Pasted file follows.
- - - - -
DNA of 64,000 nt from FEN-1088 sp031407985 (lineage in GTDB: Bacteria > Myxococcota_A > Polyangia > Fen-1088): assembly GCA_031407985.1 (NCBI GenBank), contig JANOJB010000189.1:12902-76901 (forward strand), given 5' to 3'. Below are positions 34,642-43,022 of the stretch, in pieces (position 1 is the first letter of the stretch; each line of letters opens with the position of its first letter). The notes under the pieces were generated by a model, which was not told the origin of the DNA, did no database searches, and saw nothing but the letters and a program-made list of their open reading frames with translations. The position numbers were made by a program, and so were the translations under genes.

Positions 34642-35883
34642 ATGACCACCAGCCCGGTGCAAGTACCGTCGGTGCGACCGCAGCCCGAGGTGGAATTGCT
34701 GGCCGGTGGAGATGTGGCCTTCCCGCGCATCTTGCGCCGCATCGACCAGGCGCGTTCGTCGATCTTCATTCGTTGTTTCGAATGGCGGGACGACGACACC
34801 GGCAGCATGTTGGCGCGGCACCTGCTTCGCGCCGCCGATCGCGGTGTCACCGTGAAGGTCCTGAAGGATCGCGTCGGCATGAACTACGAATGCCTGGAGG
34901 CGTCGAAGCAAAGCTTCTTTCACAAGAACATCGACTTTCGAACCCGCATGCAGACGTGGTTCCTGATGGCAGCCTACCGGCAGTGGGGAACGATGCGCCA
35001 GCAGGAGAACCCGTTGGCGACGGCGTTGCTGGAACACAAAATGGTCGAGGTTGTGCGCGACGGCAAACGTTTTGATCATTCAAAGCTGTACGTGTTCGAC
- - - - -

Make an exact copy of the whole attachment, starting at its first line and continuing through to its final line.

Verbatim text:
DNA of 64,000 nt from FEN-1088 sp031407985 (lineage in GTDB: Bacteria > Myxococcota_A > Polyangia > Fen-1088): assembly GCA_031407985.1 (NCBI GenBank), contig JANOJB010000189.1:12902-76901 (forward strand), given 5' to 3'. Below are positions 34,642-43,022 of the stretch, in pieces (position 1 is the first letter of the stretch; each line of letters opens with the position of its first letter). The notes under the pieces were generated by a model, which was not told the origin of the DNA, did no database searches, and saw nothing but the letters and a program-made list of their open reading frames with translations. The position numbers were made by a program, and so were the translations under genes.

Positions 34642-35883
34642 ATGACCACCAGCCCGGTGCAAGTACCGTCGGTGCGACCGCAGCCCGAGGTGGAATTGCT
34701 GGCCGGTGGAGATGTGGCCTTCCCGCGCATCTTGCGCCGCATCGACCAGGCGCGTTCGTCGATCTTCATTCGTTGTTTCGAATGGCGGGACGACGACACC
34801 GGCAGCATGTTGGCGCGGCACCTGCTTCGCGCCGCCGATCGCGGTGTCACCGTGAAGGTCCTGAAGGATCGCGTCGGCATGAACTACGAATGCCTGGAGG
34901 CGTCGAAGCAAAGCTTCTTTCACAAGAACATCGACTTTCGAACCCGCATGCAGACGTGGTTCCTGATGGCAGCCTACCGGCAGTGGGGAACGATGCGCCA
35001 GCAGGAGAACCCGTTGGCGACGGCGTTGCTGGAACACAAAATGGTCGAGGTTGTGCGCGACGGCAAACGTTTTGATCATTCAAAGCTGTACGTGTTCGAC